Bitter sensory properties of healthy foods

Some healthy bioactive substances having antioxidant and other functional properties can give to the food a bitter taste. This is the case of several vegetables at the basis of the Mediterranean diet, like glucosinolates in Brassicaceae (or Cruciferae) family and secoiridoids in extra-virgin olive oil (EVOO). Although the intake of those vegetable products is constantly paired with positive effects on health, consumers of developed countries do not prefer food characterized by a bitter taste.
The reasons behind these preferences can largely be ascribed to evolution, as bitter taste signals intoxicating substances. In the case of edible vegetables, on the contrary, bitterness has no real intoxicating effect, but a beneficial association with health. Over the years, the breeding and the food industry took advantage of such a situation, increasing consumers’ acceptance of different foods, following two main strategies: the elimination of bitter substances from vegetables and the use of sweet masking substances. In either case, the outcome is that the foods available on the final markets tend to be significantly-less healthy and consumers, through a lack of exposure, are not accustomed to bitter taste and will further avoid bitter foods in future. Considering the two key products, we have to note that, while for EVOO hedonic liking and consumers’ preferences have been extensively dealt in previous studies, highlighting a discrepancy between European standards of quality (endorsing the sensory properties of superior healthy products) and final users’ preferences; whereas for Brassicaceae a very limited amount of scientific literature is available, underlining the importance of further investigations. The research group has dealt with the systematizing of the current knowledge on bitter sensory properties acceptance and attempted to implement nudging techniques in order to improve consumers’ diets. This contributions is ultimately aimed at helping Institutions and companies to implement public and private health policies for consumers and citizens.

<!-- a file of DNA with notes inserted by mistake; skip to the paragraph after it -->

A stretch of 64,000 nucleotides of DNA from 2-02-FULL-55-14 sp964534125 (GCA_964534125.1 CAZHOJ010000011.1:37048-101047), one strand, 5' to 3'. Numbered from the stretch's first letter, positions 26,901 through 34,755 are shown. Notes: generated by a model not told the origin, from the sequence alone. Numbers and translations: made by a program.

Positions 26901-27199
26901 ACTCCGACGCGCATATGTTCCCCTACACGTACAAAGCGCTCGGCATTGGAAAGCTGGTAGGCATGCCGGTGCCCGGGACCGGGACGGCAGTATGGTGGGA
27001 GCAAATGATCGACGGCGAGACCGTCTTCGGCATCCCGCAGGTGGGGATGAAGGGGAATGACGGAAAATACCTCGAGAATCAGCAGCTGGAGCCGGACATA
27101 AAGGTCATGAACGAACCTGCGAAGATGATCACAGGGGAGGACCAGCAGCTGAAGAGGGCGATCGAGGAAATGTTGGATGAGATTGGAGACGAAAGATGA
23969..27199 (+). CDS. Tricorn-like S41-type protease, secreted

Selected publications
  • Vecchio, R., Cavallo, C. (2019). Increasing healthy food choices through nudges: A systematic review. Food Quality and Preference, 78, 103714. DOI: 10.1016/j.foodqual.2019.05.014
  • Cavallo, C., Cicia, G., Del Giudice, T., Sacchi, R., Vecchio, R. (2019). Consumers’ perceptions and preferences for bitterness in vegetable foods: The case of extra-virgin olive oil and brassicaceae—a narrative review. Nutrients, 11(5), 1164. DOI: 10.3390/nu11051164
  • Vecchio, R., Cavallo, C., Cicia, G., Del Giudice, T. (2019). Are (All) consumers averse to bitter taste? Nutrients, 11(2), 323. DOI: 10.3390/nu11020323
  • Cavallo, C., Piqueras-Fiszman, B. (2017). Visual elements of packaging shaping healthiness evaluations of consumers: The case of olive oil. Journal of Sensory Studies, 32(1), e12246. DOI: 10.1111/joss.12246


  • Program STAR 2016 Linea 1 PI: Riccardo Vecchio – financially supported by University of Naples Federico II and Compagnia di San Paolo.